Laudato si’ as a school of thought: the Catholic community is moving in unison to take leadership on the issue of ecology, as “an issue of social justice”

December 19, 2015

Cross-posted from The Vatican Insider.  See link for the full article on Filipino and Federation of Asian Bishops call for a special office for climate change in the Episcopal Office of every Asian nation.

The spirit, in harmony with Francis, is to contribute, as an ecclesial community, to a “collective discernment,” which can then be translated into action shared on political, social, and economic levels.

In light of Laudato si’, it can be seen that “the core of the climate change issue is justice,” since, according to the logic of the common good, “the environment is delivered to future generations,” in a way that cannot exclude itself from considering “intergenerational solidarity.”

VI-EN-ART-42722-filippine_giustizia_lapresse

It must be said that this vision is encouraged on a transnational level at the Federation of Asian Bishops’ Conferences (FABC), which now calls for the creation of a special office for climate change in the Episcopal Conference of every Asian nation. The FABC has just published a study entitled “Towards a responsible stewardship of creation. An Asian Christian approach” which encourages the cooperation of believers of different religions in the care of creation.

Alongside the bishops, Philippine religious congregations are on the move. Convinced that climate change is a problem that needs a collective response, the religious orders of men and women of the archipelago, according to a specific invitation from the Association of Major Superiors, will set up an office or a special committee that will deal with “climate justice.” The religious community, as part of a larger network, will labor to promote the issues of sustainable development and ecology in partnership with institutions and non-Christians.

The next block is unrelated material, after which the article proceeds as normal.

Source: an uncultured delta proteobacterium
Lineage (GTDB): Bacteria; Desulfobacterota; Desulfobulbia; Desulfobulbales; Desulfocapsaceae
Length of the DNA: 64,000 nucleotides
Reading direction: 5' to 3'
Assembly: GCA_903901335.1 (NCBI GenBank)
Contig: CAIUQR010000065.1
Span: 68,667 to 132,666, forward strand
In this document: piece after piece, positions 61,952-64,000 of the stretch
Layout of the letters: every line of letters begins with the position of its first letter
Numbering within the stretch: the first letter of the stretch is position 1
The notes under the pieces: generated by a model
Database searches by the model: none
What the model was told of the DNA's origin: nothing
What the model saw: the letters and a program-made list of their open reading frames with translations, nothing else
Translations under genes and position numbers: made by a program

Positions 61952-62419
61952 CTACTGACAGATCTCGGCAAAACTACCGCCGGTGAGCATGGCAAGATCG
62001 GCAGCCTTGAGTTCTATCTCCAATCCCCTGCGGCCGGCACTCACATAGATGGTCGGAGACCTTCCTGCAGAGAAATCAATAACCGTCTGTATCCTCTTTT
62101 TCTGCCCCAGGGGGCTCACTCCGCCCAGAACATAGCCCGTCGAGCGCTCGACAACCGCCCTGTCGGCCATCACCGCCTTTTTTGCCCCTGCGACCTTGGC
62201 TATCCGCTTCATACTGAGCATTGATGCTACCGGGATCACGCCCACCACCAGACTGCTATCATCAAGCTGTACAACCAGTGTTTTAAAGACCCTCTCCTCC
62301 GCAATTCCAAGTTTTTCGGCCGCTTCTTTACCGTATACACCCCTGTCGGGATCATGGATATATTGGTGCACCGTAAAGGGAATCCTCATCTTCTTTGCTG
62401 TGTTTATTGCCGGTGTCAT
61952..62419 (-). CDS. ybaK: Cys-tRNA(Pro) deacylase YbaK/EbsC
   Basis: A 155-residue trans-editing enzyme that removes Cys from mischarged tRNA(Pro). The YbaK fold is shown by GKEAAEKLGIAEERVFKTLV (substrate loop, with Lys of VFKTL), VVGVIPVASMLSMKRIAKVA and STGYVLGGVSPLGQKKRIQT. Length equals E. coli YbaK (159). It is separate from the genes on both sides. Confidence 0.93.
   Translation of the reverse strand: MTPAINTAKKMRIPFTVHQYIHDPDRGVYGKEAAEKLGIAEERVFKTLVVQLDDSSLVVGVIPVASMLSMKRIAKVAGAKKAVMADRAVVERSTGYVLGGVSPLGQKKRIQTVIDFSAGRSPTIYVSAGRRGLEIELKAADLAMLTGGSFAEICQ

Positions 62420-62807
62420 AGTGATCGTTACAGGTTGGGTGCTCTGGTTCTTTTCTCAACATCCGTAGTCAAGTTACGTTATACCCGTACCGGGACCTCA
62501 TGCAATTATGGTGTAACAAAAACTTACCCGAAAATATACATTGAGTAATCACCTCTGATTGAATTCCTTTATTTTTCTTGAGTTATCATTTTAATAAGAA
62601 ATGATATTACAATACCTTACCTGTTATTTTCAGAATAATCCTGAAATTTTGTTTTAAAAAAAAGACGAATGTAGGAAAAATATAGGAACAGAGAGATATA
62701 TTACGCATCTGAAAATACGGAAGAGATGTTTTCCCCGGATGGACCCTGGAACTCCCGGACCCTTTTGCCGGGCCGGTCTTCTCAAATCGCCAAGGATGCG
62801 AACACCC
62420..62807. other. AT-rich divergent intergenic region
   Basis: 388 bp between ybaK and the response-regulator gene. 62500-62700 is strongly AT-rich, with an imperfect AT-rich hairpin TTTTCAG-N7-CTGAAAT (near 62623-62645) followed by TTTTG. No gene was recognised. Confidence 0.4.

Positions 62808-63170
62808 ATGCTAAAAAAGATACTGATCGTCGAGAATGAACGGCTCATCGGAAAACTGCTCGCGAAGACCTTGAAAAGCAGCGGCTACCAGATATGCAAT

With an army of twelve thousand nuns and more than seven thousand priests present in 86 dioceses, efforts to raise awareness throughout the country promises to be far-reaching and aims to promote “eco-spirituality” that, in its broadest and most meaningful sense implies “custody of the environment, natural disaster prevention, good governance, and the fight against corruption.”

The issue of corruption is one which closely affects environmental concerns: Caritas of the Philippines, for example, is concerned that funds allocated by the government for the reconstruction of areas affected by Typhoon Yolanda could instead be used for the election campaign next year.  The Executive Secretary of Caritas, Edu Gariguez deplored “the unacceptable delay in the reconstruction,” noting that, two years after the typhoon, many victims are still living in dire conditions.  According to a study recently published by Caritas and other NGOs, only 73 billion pesos from the 170 billion expected were actually allocated and delivered to their destination, reconstructing about two thousand homes compared to about two hundred thousand to be repaired. More than half of the funding is not yet available due to “lack of transparency,” notes the study.  Caritas, for its part, has made a significant contribution, funding a program of reconstruction and rehabilitation for typhoon victims, at a value of 816 million pesos, repairing more than three thousand homes for survivors in the nine provinces most affected.